DuPont and Dow Chemical Negotiating Possible Merger

Dow Chemical and DuPont are talking about merging which would create a giant in the chemical industry that would have a $130 billion market value that could then be broken into different businesses, said people that are familiar with what is taking place.

A deal would face approval by regulators in a number of countries, but would allow the two companies based in the U.S. to shuffle assets based upon their diverging fortunes.

The specialty chemical and plastic businesses are benefiting from lower costs of energy, while their divisions in agrochemicals are struggling to keep up with weaker demand for products of crop protection.

Following what is likely to be considered a merger of two equals, the new combined company could then be split into agrochemicals, material sciences and specialty products said people familiar with the situation.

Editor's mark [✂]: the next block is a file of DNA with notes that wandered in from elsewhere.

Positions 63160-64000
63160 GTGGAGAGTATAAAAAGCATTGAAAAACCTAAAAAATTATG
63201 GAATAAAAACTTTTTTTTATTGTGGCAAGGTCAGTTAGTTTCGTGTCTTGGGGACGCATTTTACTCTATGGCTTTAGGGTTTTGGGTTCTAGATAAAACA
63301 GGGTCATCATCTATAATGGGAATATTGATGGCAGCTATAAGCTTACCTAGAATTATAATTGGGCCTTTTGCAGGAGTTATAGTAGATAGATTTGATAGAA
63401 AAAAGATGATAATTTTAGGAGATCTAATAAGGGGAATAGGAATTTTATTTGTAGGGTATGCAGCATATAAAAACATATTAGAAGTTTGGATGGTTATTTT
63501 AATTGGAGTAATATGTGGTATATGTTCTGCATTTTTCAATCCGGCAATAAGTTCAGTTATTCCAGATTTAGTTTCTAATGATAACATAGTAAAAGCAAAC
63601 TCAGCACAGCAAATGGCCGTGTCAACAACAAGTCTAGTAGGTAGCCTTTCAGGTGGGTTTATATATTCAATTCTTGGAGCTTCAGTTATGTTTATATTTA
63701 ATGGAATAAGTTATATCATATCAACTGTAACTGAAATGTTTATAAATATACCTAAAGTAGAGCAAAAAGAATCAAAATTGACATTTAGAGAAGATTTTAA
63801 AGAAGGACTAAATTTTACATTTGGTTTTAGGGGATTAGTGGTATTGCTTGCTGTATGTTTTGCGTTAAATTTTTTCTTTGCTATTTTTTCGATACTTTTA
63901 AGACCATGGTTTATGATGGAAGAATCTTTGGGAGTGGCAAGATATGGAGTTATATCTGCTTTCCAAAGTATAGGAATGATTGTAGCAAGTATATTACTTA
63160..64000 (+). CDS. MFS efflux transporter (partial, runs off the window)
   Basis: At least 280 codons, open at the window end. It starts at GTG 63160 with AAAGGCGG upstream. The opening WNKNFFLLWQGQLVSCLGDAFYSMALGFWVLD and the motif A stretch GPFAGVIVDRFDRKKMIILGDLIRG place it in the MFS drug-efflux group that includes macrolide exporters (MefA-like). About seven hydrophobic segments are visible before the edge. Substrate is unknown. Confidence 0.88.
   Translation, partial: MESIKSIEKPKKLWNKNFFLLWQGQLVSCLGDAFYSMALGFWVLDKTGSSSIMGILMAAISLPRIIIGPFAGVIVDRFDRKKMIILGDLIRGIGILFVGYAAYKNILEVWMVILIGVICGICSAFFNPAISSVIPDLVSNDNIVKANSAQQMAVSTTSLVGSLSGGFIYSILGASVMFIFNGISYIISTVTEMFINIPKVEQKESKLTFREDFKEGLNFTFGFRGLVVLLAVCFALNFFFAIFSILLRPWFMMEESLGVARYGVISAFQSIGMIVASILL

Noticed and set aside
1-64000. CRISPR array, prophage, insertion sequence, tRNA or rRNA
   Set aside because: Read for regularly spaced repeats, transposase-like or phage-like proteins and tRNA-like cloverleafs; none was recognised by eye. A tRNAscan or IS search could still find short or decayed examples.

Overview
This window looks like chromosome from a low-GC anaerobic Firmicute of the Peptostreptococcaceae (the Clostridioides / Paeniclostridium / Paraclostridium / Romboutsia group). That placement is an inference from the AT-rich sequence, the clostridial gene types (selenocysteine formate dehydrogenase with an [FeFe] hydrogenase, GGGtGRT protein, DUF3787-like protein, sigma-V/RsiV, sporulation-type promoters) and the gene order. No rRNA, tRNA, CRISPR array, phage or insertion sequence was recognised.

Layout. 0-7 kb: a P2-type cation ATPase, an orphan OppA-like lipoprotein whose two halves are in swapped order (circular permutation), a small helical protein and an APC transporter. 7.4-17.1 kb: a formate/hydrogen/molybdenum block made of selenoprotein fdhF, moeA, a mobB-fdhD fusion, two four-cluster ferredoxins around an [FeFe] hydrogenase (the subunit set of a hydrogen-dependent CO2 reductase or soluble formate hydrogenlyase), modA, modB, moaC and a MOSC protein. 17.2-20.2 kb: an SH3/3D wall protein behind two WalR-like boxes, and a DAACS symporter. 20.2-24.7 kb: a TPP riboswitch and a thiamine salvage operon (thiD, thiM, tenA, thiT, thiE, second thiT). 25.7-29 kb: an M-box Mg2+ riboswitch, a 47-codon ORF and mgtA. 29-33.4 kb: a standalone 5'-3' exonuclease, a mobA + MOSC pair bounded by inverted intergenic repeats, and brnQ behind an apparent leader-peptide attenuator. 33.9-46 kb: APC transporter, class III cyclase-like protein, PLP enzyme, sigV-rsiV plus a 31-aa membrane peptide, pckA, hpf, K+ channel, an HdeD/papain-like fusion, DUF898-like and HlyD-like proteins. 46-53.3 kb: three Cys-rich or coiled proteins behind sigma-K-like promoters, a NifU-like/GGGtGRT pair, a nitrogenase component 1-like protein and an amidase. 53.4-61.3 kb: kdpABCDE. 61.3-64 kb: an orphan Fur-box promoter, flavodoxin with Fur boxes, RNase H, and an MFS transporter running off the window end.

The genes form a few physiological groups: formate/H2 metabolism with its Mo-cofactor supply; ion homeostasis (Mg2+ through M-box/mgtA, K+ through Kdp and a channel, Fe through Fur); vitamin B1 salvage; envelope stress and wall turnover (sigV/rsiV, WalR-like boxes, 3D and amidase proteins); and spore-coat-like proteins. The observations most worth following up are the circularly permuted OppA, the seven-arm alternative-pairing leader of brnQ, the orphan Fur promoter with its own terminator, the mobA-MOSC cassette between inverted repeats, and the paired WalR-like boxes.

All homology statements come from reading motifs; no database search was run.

Andrew Liveris the CEO as Dow and Edward Breen the DuPont CEO would hold the top two jobs in the new company one person close to the situation said.

A national newspaper in the U.S. was the first to report the merger talks were being held.

This possible merger might see over $3 billion in cost synergies reported those close to the talks.

As of the end of trading on Tuesday, Dow had a $58.97 billion dollar market value while DuPont’s was $58.37 billion.

Under Breen, DuPont who took over last month as CEO has already talked with rivals, about options for its business in agriculture, including with Dow.

Dow has reviewed its options for its seeds and farm chemicals unit, which reported falling sales for close to a year.

This past August the largest seed business in the world, Monsanto abandoned a bid of $45 billion for Syngenta a rival as declining prices of grain and income at farms led to big players in the farm seeds and chemical business becoming the talk of consolidation.

However, before any merger is announced there is speculation about the possible combination, which could overtake BASF in Germany in revenue, might receive intense scrutiny from antitrust regulators.

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